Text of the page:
Chen, James james.chen@osumc.edu Biomedical Informatics & Medical Oncology, Ohio State Wexner Medical Center
Devine, Raymond devine.82@osu.edu Nursing, The Ohio State University
Duarte Sanmiguel, Silvia sanmiguelsilvia84@gmail.com Mollecular Genetics, The Ohio State University
Feldges, Robert feldges.1@osu.edu Mathematics, The Ohio State University
Fessel, Kimberly fessel.6@mbi.osu.edu Mathematical Biosceinces Institute, The Ohio State University
Flores Castillo, Nicolas castillo.173@osu.edu Department of Statistics, Rice University
Hoops, Stefan shoops@vbi.vt.edu VBI Research Facility, Virginia Polytechnic Institute and State University
Iyiola, Olaniyi samuel@kfupm.edu.sa Department of Mathematics and Statistics, King Fahd University of Petroleum and Minerals
Kanji, Suman suman.kanji@osumc.edu Radiation Oncology, The Ohio State University
Kim, Jae Kyoung kim.5052@mbi.osu.edu Mathematical Biosciences Institute, The Ohio State University
Li, Ximing xl285608@ohio.edu Biological Sciences, Ohio University
Lu, Rong lu.550@buckeyemail.osu.edu Biostatistics, The Ohio State University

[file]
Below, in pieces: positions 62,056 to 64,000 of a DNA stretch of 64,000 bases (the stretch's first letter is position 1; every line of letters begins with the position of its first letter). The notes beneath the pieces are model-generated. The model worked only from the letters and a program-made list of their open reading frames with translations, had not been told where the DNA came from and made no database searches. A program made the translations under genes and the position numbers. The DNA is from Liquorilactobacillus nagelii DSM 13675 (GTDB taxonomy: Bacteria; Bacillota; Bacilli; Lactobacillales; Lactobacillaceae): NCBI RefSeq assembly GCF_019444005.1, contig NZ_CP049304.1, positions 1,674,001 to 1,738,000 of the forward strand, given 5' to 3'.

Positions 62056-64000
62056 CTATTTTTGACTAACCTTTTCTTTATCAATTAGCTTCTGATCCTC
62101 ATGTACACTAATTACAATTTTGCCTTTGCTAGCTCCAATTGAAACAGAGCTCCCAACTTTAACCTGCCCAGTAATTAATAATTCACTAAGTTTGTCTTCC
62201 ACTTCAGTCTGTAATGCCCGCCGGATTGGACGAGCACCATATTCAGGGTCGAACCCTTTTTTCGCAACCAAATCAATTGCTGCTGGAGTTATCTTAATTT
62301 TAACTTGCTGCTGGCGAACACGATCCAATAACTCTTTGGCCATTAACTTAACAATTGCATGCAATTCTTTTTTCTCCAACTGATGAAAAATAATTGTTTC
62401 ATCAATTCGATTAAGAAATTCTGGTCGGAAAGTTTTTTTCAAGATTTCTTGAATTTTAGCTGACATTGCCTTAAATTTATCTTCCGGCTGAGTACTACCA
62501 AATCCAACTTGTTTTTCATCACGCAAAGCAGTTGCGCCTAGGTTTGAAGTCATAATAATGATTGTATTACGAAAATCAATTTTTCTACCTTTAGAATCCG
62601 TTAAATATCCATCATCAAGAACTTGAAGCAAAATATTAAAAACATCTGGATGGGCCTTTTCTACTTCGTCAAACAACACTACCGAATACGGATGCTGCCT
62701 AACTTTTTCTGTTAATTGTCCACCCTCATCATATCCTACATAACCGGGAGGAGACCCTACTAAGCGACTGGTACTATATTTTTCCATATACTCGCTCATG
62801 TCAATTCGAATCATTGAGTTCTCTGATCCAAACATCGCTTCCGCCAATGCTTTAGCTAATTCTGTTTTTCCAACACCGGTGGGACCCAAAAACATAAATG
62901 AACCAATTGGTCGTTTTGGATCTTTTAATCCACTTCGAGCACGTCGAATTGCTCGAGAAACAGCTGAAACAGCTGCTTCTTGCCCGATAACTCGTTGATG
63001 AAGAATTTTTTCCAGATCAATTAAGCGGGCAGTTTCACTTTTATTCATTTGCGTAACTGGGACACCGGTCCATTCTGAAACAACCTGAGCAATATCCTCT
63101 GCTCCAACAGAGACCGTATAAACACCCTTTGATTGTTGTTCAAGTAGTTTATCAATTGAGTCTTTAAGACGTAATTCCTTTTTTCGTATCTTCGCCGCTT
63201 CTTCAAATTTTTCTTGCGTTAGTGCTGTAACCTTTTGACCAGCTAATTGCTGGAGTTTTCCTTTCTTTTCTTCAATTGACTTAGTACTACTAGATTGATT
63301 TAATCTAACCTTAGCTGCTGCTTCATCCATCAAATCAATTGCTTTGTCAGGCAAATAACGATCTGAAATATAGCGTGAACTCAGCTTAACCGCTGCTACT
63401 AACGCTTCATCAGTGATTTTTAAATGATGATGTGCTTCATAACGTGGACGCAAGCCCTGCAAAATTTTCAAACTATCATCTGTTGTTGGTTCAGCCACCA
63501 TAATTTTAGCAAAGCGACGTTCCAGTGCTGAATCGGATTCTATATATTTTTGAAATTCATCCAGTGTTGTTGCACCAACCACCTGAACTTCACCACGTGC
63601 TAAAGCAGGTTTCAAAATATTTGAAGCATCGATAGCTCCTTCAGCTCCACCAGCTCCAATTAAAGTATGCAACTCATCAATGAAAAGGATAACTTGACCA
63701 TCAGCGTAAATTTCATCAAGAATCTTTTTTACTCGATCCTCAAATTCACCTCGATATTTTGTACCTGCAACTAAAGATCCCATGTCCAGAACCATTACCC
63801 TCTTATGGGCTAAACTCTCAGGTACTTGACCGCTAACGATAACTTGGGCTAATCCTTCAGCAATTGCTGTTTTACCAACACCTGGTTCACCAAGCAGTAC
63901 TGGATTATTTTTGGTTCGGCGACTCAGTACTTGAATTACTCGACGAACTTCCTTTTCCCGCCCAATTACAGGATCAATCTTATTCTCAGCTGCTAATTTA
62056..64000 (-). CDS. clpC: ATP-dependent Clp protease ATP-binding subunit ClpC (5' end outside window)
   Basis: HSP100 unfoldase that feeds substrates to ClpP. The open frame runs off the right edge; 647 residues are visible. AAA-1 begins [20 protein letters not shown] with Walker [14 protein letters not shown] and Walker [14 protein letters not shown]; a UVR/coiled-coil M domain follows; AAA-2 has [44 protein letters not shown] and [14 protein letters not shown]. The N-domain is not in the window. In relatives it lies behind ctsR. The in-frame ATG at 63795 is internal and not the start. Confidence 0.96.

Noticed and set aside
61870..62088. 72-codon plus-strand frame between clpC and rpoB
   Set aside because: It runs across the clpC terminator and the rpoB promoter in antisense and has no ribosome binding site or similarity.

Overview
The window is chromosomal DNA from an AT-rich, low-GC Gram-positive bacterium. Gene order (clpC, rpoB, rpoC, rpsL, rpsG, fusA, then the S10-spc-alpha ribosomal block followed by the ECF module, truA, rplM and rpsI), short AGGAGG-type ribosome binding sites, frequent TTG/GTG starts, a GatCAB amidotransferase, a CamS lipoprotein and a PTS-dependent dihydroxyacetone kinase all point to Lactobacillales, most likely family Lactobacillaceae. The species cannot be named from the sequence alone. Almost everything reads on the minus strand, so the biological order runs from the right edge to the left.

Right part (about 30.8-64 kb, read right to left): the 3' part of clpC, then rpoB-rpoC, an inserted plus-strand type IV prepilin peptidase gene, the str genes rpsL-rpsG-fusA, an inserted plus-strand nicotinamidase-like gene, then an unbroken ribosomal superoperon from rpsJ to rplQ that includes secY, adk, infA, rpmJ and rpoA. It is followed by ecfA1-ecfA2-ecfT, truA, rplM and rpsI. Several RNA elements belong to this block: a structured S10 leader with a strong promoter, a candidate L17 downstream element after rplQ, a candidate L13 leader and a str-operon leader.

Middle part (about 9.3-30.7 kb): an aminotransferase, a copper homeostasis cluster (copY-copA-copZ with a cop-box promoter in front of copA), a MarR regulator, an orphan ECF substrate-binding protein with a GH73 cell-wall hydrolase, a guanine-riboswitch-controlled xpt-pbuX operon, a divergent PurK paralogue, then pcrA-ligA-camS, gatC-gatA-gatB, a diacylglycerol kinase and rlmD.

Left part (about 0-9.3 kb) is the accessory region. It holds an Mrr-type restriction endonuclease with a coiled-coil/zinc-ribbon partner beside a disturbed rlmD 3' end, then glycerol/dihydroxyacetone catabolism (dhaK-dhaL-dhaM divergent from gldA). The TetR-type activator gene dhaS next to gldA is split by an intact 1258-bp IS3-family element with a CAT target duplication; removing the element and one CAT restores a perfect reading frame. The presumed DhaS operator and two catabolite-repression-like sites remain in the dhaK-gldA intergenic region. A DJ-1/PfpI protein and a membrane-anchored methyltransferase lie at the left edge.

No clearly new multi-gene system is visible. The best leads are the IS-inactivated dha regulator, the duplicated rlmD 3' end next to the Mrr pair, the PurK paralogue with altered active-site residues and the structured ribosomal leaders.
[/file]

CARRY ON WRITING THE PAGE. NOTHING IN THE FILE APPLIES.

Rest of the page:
Madrasi, Kumpal madrasi_k@mercer.edu Pharmacy Practice, Mercer University
Mendes, Pedro mendes@vt.edu Center for Quantitative Medicine, University of Connecticut Health Center
Meyring-Wosten, Anna anna.meyring-wosten@rriny.com Renal Research Institute, Renal Research Institute
O Hara, Kathy kohara1@vbi.vt.edu Virginia Bioinformatics Institute, Virginia Polytechnic Institute and State University
Palanichamy, Kamalakannan pk@osumc.edu Radiation Oncology, The Ohio State University
Patterson, Catherine catherine-patterson@uiowa.edu Applied Mathematical and Computational Sciences, University of Iowa
Rambani, Komal komal.rambani@osumc.edu IBGP, OSU
Rezaei, Mohammad rezaei.4@osu.edu Biophysics Graduate Program, Ohio State University
Rezaei Yousefi, Mohammadmahdi rezaeiyousefi.1@osu.edu Electrical and Computer Engineering, The Ohio State University
Taslim, Cenny taslim.2@osu.edu Statistics/Comprehensive Cancer Center, The Ohio State University
Toupo, Danielle Dpt35@cornell.edu Applied mathematics, Cornell University
Walk, Julia julia-walk@uiowa.edu Applied Mathematical and Computational Sciences, University of Iowa
Yilmaz, Selen AyseSelen.yilmaz@osumc.edu Biomedical Informatics, OSU Wexner medical center
Zhang, Tongli tongli.zhang@bioch.ox.ac.uk Biochemistry, University of Oxford